It’s a lot to think about, so just think about this: The Sharks can contend now, don’t mind the future until it gets here. Logan Couture is a young star and it looks like he’ll be a Shark for a long time anyway. San Jose has a Stanley Cup-winning goalie and plenty of talented skaters who have a collective wealth of playoff experience. The time is now, just as long as the NHL comes to the same conclusion.

Dallas Stars
(42-35-5) 89 points
Playoffs: Failed to qualify

There are plenty of outstanding players in the NHL right now (technically, locked out of the NHL right now); guys like Alex Ovechkin, Sidney Crosby, Evgeni Malkin, Pavel Datsyuk, Claude Giroux and Steven Stamkos come to mind. All of those guys look like they’ll end up in the Hall of Fame. But do any of them stack up with the likes of Gretzky, Lemieux, Howe and Richard? Perhaps someday, but there’s one player on a current NHL roster (and Czech Extraliga roster) who clearly belongs on the all-time-greats pedestal. His name is Jaromir Jagr and he plays for the Dallas Stars.

It’s not every day that a team can say it has a legend on the wing. Dallas can make this claim because Jagr has the best career scoring numbers of any active NHL player. He has the most goals (665), assists (988), points (1653), even-strength goals (465), shots (4766) and best plus-minus (280).

Jagr also holds 11 NHL records including the most consecutive 30-goal seasons (15, 1991–2007) and most consecutive 70-or-more point seasons (15). He won two Stanley Cups, the Hart Trophy (and was a finalist five times), the Art Ross Trophy five times, the Lester B. Pearson award three times and was a first-team all-star seven times. Jagr also won Olympic gold, two world championships and a European championship. The 40-year-old Czech has done it all and he’s not done yet.

Yes, 40 is old for a hockey player and Jagr certainly has slowed in his production. But the fact that he’s wearing a green star on his jersey should be more than enough to have Dallas fans excited for hockey this season – fans of the Penguins, Capitals, Rangers and Flyers can all attest to that.

And Jags isn’t the only draw for Stars fans. The youngster Jamie Benn is a lot of fun to watch and the acquisition of veteran forward Ray Whitney should draw some excitement to the team (they don’t call him The Wizard for nothing). Starting goalie Kari Lehtonen isn’t a pushover either, notching 34 and 32 wins in the past two seasons.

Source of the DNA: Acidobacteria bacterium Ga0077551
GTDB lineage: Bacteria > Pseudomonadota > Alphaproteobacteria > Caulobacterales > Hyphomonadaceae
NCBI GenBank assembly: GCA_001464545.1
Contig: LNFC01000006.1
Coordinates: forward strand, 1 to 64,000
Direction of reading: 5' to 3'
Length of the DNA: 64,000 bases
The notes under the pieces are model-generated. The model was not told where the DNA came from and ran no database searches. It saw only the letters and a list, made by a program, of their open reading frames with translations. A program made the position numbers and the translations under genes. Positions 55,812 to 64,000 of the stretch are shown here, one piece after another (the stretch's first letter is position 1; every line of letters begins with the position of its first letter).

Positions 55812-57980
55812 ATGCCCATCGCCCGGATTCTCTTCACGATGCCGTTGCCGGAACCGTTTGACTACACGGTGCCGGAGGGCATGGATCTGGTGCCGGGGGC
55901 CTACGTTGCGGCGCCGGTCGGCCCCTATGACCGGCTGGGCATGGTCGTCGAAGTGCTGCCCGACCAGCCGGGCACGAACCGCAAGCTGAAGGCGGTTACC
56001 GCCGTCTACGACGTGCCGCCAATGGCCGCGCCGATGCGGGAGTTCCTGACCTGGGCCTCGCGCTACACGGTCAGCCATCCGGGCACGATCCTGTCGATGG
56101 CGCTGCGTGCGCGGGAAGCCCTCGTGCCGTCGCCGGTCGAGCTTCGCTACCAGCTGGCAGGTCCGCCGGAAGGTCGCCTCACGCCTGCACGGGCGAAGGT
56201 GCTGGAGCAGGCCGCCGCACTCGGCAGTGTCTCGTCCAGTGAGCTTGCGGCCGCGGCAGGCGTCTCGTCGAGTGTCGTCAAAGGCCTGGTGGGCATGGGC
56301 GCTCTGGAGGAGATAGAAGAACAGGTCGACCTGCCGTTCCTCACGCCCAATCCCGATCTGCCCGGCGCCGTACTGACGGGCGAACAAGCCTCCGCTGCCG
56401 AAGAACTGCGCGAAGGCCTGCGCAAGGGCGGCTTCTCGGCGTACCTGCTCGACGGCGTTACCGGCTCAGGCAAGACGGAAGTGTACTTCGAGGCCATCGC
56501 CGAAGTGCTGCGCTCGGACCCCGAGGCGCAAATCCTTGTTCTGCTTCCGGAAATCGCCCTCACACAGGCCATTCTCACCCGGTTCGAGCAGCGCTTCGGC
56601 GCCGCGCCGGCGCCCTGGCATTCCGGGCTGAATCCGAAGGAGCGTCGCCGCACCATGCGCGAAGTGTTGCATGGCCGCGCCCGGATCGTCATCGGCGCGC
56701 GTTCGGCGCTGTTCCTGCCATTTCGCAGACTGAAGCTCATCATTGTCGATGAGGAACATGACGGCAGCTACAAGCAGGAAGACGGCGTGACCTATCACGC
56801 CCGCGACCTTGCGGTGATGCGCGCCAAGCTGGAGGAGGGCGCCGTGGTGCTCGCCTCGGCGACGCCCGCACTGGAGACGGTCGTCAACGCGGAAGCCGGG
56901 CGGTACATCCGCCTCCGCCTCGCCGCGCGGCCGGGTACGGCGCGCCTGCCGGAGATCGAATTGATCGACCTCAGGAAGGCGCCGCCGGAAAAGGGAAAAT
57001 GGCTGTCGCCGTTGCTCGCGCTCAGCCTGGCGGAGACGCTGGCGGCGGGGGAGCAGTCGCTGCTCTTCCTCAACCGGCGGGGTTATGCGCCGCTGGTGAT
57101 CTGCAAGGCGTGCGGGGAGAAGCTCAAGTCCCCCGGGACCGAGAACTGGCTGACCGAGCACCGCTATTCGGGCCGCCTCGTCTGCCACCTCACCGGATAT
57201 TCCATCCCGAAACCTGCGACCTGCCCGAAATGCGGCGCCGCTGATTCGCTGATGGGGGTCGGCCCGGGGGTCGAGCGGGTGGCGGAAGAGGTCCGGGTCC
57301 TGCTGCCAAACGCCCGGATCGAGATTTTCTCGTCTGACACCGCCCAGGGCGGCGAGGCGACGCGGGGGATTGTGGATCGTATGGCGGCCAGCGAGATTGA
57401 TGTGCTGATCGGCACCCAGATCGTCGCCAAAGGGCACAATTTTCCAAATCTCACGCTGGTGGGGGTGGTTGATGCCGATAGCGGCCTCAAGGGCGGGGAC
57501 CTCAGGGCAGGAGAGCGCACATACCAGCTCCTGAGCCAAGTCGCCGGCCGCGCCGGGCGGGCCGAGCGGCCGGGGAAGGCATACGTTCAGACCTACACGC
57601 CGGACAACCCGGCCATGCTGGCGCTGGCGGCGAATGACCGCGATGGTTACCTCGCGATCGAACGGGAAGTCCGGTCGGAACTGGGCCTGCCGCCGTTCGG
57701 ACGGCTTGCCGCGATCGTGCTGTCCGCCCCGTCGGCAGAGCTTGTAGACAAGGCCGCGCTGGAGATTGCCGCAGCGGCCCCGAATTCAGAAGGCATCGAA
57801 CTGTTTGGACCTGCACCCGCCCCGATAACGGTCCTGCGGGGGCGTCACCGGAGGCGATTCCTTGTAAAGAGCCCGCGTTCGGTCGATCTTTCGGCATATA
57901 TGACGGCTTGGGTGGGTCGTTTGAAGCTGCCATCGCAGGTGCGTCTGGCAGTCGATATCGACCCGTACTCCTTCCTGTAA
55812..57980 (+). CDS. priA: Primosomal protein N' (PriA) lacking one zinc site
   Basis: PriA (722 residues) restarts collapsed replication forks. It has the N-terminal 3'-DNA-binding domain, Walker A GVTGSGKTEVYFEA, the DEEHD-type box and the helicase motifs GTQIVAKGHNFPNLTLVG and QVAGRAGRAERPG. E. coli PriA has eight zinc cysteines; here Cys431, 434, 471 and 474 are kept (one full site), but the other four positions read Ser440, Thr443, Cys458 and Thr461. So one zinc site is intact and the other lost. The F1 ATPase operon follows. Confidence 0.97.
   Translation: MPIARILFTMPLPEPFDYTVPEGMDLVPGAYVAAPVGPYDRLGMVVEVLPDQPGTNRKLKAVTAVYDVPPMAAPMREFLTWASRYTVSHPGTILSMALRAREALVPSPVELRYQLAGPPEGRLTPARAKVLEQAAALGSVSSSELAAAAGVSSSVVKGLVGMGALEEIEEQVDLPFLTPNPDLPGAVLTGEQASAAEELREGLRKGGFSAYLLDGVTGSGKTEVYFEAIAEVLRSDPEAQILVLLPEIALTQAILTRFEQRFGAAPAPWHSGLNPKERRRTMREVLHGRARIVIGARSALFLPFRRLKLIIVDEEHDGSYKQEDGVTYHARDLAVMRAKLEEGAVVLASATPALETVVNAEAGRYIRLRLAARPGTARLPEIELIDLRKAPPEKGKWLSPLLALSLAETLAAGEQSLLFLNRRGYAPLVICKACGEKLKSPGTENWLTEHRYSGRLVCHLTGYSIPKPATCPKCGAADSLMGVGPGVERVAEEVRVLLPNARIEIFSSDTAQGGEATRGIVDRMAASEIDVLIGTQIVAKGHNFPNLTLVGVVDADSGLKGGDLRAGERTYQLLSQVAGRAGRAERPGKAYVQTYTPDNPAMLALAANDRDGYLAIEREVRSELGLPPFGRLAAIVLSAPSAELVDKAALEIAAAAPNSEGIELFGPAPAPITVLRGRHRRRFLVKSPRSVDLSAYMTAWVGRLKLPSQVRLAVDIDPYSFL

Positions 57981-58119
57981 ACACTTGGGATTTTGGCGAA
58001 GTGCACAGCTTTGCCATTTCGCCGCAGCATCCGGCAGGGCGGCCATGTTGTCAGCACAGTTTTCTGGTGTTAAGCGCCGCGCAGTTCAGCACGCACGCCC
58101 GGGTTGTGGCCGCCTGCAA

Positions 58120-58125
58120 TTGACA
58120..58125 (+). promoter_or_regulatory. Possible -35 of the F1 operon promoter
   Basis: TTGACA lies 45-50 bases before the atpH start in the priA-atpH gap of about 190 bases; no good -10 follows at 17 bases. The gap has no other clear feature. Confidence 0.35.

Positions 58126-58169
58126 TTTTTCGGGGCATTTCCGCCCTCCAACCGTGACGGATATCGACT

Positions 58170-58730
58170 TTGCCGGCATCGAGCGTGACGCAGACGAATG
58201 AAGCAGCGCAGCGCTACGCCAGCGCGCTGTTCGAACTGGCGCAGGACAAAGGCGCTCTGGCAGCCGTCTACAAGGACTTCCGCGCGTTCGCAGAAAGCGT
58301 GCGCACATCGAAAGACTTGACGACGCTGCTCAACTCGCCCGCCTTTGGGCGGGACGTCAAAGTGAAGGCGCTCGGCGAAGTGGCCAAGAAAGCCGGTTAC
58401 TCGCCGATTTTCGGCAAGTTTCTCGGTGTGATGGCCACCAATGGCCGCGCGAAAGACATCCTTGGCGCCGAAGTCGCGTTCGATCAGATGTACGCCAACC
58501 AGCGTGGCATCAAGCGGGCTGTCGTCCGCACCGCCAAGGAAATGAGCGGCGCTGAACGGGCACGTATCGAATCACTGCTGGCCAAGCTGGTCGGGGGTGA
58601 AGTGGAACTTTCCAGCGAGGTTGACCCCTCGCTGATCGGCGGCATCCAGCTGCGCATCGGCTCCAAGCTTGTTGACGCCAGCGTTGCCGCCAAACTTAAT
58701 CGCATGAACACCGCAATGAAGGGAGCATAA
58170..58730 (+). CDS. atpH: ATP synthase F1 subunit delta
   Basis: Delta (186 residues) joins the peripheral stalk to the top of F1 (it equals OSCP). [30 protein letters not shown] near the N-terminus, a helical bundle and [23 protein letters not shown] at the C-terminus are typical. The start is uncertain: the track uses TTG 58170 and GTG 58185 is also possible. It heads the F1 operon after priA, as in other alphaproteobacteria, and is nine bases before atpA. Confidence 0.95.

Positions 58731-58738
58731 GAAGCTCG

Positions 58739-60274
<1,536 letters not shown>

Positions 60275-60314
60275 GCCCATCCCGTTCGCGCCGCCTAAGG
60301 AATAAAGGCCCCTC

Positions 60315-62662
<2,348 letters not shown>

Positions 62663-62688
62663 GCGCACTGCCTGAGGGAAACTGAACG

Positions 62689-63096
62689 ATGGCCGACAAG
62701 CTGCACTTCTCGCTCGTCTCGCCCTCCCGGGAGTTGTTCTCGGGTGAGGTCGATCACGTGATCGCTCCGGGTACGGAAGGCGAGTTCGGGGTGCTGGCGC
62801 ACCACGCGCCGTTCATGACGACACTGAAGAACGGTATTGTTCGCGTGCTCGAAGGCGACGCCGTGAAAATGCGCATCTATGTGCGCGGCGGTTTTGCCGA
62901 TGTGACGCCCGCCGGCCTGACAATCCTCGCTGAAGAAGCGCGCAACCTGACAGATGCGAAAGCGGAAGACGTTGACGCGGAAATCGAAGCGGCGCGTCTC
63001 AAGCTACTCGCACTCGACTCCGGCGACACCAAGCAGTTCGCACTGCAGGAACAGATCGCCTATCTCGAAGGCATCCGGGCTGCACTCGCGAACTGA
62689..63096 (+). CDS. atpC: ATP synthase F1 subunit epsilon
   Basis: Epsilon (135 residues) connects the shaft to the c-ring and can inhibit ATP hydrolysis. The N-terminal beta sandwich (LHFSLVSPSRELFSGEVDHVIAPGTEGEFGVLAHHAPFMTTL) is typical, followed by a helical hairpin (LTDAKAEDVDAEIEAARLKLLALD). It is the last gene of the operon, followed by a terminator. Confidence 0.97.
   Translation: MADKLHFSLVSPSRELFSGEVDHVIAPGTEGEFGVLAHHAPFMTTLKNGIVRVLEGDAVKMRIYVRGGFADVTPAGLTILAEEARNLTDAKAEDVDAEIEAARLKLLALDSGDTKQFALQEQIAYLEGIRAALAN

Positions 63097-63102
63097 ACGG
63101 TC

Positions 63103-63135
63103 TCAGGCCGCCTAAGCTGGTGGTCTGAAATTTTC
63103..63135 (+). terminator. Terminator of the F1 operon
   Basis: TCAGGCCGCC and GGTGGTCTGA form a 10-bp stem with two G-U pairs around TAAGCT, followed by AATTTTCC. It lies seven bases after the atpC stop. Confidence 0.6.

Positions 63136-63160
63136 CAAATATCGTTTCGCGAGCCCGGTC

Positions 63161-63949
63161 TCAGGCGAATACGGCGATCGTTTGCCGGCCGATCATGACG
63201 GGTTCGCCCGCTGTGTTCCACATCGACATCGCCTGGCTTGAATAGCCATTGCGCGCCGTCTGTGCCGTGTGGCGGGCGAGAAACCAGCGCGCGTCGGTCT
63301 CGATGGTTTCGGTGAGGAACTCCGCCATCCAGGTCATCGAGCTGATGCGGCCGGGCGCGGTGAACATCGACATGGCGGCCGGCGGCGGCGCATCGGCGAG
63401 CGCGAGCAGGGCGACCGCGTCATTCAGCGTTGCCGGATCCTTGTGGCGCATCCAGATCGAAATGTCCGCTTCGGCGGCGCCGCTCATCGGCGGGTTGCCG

All of these factors should certainly have Big D buzzing about the start of a fresh season, even if the status of the season is up in the air.

Minnesota Wild
(35-36-11) 81 points
Playoffs: Failed to qualify

Picture the following in the animated tone of one Doc Emrick: “Backstrom waffleboards it away, picked up by Ryan Suter. Suter skates it up ice, connects on the pass to Heatley. Heatley enters the offensive zone, dumps the puck behind the net. Parise settles the puck deep in the zone, shuffles it back to Suter. Suter moonwalks the blue line and moves the puck to Koivu. Koivu fakes the shot, sends the puck cross-ice, Parise shoots, and he scores! Zach Parise scores his first goal as a member of the Minnesota Wild. Oh my goodness.”

How delightful is it, Wild fans, to hear all those names on one team? For the first time since 2008, Minnesota has the look and feel of a legitimate playoff contender. I know it’s saying a lot about a team coming off a 35-36-11 campaign, but this year’s club is very different. The addition of Parise and Suter will immensely improve both the offense and the defense.

One determining factor outside of the addition of Parise and Suter will be the health of Niklas Backstrom. He’s a quality netminder (not considered elite) but he’s had seasons with 26, 33 and 37 wins before. His major roadblock to consistent success is consistent health. Last year, he played only 46 games and won only 19. The lockout is actually helping Backstrom right now because he is currently rehabbing an ankle injury. If he can get back to 100 percent and stay there through the majority of a season, the Wild have a great shot at postseason play.

And I’m sure Doc Emrick would love that too.